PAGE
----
¶4. (C/NF) Meles opined that the opposition has been given a free ride; all the pressure has been on President Kibaki, not the opposition, even though they are responsible for most of the violence. This is giving the wrong message to the opposition. Kibaki,s government, even if it has not made good decisions, has not incited violence. A/S Frazer noted that it is difficult to have leverage over the opposition, since the natural leverage of a government is over another government, rather than an opposition group. The United States is advocating a message of accountability on all sides, both government and opposition. A/S Frazer noted that some Kikuyu politicians are beginning to use the Mungiki militia to retaliate against the violence carried out by the opposition.
¶5. (C/NF) Meles noted that the opposition used the perception that the government had stolen the election to incite violence, but the main violence and victims of attacks were in the rural areas, not the capital. Meles said that “none of us spoke strongly enough against the ethnic cleansing” that was taking place in the rural areas. Now the “Kikuyu establishment” is using militias, such as the Mungiki, to retaliate in a “payback period.” It has to be made clear to the Kikuyu establishment that ethnic cleansing is unacceptable as a response to the violence and that they cannot “fight fire with fire” or use militias to fight on their behalf.
¶6. (C/NF) A/S Frazer responded that the U.S. message is the same: ethnic cleansing is unacceptable and all sides must be held accountable for the violence. However, A/S Frazer noted that this is difficult because Odinga is an excellent communicator and very good at playing the victim and the media love the concept of the “good guy” versus the “bad guy.” A/S Frazer said that she feels that the situation must be resolved quickly, particularly before the U.S. Congress and UN Security Council come back into session and begin to focus on Kenya, when the challenge will be to fight a battle against overreaction. A/S Frazer emphasized that the U.S. focus is on the process led by former UN Secretary-General Kofi Annan and that the United States will follow Annan,s direction. Following Annan,s lead will also help keep the U.S. Congress from overreacting to the situation. The key is a negotiated political agreement, which will then influence the international response.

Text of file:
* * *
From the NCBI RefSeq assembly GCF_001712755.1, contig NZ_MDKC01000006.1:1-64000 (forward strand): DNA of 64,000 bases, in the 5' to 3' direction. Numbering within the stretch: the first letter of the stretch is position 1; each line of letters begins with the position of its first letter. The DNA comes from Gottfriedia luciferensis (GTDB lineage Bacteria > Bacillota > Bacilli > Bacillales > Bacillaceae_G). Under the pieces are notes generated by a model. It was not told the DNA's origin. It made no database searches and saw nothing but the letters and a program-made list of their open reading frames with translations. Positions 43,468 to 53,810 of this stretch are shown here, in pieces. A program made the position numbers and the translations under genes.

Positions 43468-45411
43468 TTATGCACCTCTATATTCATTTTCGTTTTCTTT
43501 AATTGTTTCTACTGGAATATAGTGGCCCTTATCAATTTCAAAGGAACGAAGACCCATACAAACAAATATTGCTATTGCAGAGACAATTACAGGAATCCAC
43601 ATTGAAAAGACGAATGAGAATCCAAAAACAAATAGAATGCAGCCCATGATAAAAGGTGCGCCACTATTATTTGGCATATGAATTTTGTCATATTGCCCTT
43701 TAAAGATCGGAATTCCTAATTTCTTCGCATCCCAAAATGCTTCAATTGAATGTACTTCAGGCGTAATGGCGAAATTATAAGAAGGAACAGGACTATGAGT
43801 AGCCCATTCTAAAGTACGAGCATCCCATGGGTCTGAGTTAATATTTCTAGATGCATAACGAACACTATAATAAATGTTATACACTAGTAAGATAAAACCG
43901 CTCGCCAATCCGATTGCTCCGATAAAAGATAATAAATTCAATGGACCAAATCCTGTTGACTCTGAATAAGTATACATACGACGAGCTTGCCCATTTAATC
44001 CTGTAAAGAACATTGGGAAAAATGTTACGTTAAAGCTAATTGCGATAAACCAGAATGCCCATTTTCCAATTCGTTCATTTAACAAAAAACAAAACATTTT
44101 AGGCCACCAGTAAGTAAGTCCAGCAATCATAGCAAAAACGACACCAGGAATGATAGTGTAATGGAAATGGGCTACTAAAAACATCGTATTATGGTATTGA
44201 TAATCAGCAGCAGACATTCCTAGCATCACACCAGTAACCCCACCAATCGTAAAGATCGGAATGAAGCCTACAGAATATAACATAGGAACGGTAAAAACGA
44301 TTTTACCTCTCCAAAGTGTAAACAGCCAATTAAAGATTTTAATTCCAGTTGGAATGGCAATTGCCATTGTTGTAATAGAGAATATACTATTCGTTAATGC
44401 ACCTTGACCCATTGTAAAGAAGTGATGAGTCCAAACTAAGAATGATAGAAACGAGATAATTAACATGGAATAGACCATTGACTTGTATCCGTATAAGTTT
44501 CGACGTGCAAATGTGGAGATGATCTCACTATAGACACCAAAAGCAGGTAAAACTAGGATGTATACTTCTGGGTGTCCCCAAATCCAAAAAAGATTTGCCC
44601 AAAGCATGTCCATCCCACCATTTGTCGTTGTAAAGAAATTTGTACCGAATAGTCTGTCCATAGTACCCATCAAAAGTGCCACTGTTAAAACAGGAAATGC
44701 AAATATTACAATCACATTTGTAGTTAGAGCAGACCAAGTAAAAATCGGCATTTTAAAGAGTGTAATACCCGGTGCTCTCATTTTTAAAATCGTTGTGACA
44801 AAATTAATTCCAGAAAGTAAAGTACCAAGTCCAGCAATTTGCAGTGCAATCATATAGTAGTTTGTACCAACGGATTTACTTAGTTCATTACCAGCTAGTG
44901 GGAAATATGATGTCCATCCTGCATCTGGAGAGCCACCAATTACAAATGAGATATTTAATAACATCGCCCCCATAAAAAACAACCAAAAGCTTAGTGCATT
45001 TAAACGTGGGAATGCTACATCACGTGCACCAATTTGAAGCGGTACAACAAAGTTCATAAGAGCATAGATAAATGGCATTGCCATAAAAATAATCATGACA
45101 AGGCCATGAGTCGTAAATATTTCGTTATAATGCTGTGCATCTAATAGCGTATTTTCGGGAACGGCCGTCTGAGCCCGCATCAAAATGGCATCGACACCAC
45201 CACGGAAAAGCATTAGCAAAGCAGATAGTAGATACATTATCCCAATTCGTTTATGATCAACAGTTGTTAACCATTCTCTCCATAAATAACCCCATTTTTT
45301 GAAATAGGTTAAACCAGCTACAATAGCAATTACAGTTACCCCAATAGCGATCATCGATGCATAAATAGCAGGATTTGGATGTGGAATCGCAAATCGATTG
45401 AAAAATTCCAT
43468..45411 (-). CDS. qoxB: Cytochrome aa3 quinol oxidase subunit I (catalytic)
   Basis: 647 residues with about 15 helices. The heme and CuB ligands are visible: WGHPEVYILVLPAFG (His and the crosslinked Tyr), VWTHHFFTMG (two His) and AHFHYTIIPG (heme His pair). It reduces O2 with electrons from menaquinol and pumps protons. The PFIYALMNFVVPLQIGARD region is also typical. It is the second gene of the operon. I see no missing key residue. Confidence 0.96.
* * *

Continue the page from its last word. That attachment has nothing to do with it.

¶7. (C/NF) A/S Frazer said that it appears that Kibaki is trying to consolidate power, while Odinga wants to internationalize the conflict and maintain a state of crisis. There is a danger that the situation could lead to civil war. A/S Frazer noted that Secretary Rice had recently spoken with Annan, and Annan mentioned that he had suggested to Kibaki that he bring the military out in a limited way, but that Kibaki demurred based on concerns regarding ethnic divisions within the military. If the ethnic divisions become more pronounced because of the violence, A/S Frazer expressed her concern that it could lead to a coup d,etat. The Kikuyu response could lead to civil war, as many Kikuyu fundamentally don’t believe that the election was stolen and are incensed by the violence that the opposition is encouraging.
¶8. (C/NF) Unfortunately, Meles responded, the international reaction thus far does not inspire moderation. The EU response of cutting off assistance gives the message that Kibaki is the “bad guy” and does not push Odinga or his group to moderate their positions. While the military may not quit, they will not be monolithically behind Kibaki, which is why some Kikuyu are turning to the militia instead. The “single-minded focus on Kibaki” is not productive for a peaceful settlement and will only entrench hard-liners on both sides. Meles said that a more balanced approach is needed to encourage a peaceful process.